Term of Award

Summer 2020

Degree Name

Doctor of Public Health (Dr.P.H.)

Document Type and Release Option

Dissertation (restricted to Georgia Southern)

Copyright Statement / License for Reuse

Creative Commons License
This work is licensed under a Creative Commons Attribution 4.0 License.


College of Public Health

Committee Chair

Kelly Sullivan

Committee Member 1

Jingjing Yin

Committee Member 2

Logan Cowan


Asian American women disproportionally bear the breast cancer burden, and yet their cancer disparities have long been overlooked. To appeal to the public to recognize the existing cancer disparities in this fastest-growing minority group in the US, this study utilized three approaches through performing 1) a meta-analysis to examine the effectiveness of current educational interventions on mammography uptake, 2) a secondary data analysis to evaluate how a culturally tailored video in conjunction with a small group discussion improved the receipt of mammography in Chinese American older women, and 3) a mixed-methods study to understand how health care providers utilized the shared decision-making process to exert their impacts on helping Chinese American women make a collective decision for their breast cancer treatment. Overall, the findings of the meta-analysis revealed that the access-enhancing approach was the most effective teaching strategy (OR = 7.46, 95%CI [5.31, 10.38]) followed by interventions using an individually tailored approach (OR = 4.81, 95%CI [2.05, 11.13]). Although the efficacy of adding a discussion group to the culturally targeted video resulted in similar effects as using the culturally tailored video alone, participants’ knowledge on breast cancer prevention (|∆| = 1.76, SD = 2.01, p < .01), perceptions on self-care (|∆| = 0.63, SD = 3.15, p < .01), and perceived barriers (|∆| = 2.92, SD = 10.68, p < .01) were significantly improved at postintervention across the intervention (i.e. culturally tailored video + a group discussion) and control groups (i.e. culturally tailored video). The mixed-methods approach identified that health care providers did not fully adopt shared-decision making despite its proven positive impact on patients’ health outcomes. Specifically, health care providers seldom encouraged nor reminded Chinese American women to participate in the decision-making process. Reducing cancer disparities is of importance to minimize the economic and societal cancer burden in the US. Thus, public health professionals should be on the front line to ameliorate the impact of cancer disparities on this minority group by being aware of Asian Americans’ heterogeneity and debunking the stereotype of minimal cancer disparities in Asian Americans.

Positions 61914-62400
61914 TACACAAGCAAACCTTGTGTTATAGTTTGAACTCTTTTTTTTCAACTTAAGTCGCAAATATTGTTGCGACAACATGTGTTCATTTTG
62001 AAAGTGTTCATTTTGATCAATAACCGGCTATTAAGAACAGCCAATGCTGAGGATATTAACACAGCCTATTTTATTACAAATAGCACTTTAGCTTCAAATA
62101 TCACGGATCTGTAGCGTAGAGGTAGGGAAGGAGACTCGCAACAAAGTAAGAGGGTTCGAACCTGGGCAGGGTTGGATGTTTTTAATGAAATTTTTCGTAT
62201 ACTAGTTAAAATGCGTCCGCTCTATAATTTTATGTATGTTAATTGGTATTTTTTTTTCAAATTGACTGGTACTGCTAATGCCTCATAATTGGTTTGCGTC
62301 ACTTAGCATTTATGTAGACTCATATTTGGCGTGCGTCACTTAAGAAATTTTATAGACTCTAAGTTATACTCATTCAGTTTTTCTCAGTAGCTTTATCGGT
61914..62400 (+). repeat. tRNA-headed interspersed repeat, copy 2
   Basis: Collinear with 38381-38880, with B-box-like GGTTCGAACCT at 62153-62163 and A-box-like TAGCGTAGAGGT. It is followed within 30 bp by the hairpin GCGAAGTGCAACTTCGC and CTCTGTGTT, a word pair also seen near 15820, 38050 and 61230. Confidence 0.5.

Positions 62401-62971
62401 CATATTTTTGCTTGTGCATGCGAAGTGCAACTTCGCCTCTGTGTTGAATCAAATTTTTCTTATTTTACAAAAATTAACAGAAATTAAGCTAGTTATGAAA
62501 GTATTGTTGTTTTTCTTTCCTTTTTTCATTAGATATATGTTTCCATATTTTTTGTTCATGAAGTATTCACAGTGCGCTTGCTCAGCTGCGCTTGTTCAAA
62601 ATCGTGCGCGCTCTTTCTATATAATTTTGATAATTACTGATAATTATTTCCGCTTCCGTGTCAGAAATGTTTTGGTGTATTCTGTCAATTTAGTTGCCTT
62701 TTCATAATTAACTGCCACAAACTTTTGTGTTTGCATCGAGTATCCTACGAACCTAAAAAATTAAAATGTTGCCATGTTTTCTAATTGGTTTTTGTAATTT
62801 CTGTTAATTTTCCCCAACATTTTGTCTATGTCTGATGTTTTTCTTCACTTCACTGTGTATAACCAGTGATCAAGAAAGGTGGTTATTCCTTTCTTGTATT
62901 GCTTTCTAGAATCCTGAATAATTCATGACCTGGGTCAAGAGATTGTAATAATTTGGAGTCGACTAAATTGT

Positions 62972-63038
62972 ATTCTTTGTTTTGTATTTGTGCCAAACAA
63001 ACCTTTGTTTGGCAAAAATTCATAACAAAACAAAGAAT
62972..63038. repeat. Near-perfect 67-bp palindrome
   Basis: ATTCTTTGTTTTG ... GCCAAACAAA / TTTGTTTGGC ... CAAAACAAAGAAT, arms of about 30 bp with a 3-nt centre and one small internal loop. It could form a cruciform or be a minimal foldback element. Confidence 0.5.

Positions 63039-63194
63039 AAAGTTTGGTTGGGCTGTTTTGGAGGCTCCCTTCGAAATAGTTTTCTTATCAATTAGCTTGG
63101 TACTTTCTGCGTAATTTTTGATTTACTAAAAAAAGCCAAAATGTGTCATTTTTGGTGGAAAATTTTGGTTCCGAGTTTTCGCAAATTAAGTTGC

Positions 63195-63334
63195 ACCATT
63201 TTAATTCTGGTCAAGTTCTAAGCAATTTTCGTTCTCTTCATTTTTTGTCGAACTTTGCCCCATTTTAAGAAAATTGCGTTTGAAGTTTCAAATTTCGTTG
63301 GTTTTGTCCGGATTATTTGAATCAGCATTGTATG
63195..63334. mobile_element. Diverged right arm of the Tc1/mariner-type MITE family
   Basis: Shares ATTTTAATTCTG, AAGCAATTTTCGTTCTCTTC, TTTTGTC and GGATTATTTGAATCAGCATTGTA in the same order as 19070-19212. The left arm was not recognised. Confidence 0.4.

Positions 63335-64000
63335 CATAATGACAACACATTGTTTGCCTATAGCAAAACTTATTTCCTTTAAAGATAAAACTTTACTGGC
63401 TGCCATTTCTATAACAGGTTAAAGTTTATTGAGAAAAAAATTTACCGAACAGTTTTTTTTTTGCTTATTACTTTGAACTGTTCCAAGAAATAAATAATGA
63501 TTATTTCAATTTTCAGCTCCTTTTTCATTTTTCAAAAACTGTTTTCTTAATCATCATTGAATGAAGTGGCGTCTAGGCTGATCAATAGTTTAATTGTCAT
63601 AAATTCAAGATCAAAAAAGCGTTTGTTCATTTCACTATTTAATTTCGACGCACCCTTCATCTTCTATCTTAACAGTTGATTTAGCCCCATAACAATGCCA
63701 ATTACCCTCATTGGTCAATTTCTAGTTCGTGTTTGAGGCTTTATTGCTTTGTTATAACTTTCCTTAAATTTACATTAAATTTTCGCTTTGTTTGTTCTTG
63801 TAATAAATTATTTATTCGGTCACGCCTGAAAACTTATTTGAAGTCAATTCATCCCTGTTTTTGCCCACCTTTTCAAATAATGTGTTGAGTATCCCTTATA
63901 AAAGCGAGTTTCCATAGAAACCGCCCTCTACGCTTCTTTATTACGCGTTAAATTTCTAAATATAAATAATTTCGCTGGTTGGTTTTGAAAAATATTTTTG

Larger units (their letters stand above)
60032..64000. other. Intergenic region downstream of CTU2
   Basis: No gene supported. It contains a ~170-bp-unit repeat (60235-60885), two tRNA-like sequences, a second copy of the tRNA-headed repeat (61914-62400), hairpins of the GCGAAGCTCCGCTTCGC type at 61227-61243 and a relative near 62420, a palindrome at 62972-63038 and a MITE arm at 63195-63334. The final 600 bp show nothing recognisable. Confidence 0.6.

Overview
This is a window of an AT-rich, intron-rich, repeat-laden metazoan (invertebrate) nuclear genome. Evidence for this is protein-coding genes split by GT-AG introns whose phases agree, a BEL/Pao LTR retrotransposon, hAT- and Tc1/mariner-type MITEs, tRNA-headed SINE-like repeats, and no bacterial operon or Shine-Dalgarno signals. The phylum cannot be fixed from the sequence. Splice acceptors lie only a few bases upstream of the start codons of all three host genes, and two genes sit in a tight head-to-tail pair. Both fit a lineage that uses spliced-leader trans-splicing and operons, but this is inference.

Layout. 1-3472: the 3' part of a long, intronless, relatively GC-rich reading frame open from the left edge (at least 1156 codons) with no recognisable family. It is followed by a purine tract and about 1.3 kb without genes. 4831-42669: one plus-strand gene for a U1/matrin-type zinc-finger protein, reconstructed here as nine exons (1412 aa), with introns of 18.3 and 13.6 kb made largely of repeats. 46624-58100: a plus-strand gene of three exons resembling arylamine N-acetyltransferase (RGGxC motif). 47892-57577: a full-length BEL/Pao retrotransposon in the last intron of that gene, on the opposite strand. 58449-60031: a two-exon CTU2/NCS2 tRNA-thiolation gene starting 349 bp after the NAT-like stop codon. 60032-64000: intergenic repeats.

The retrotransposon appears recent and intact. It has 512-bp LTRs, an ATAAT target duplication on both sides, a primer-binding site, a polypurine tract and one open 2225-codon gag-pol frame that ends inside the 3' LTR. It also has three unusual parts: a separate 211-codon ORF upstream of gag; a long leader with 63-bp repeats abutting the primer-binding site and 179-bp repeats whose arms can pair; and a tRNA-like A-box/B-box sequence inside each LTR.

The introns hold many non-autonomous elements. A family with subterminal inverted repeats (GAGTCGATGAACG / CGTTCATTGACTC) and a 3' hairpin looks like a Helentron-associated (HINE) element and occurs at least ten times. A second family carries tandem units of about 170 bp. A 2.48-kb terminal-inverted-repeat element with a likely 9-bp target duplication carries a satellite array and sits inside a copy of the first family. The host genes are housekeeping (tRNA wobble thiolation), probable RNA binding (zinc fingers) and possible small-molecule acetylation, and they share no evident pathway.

Research Data and Supplementary Material


Available for download on Monday, June 23, 2025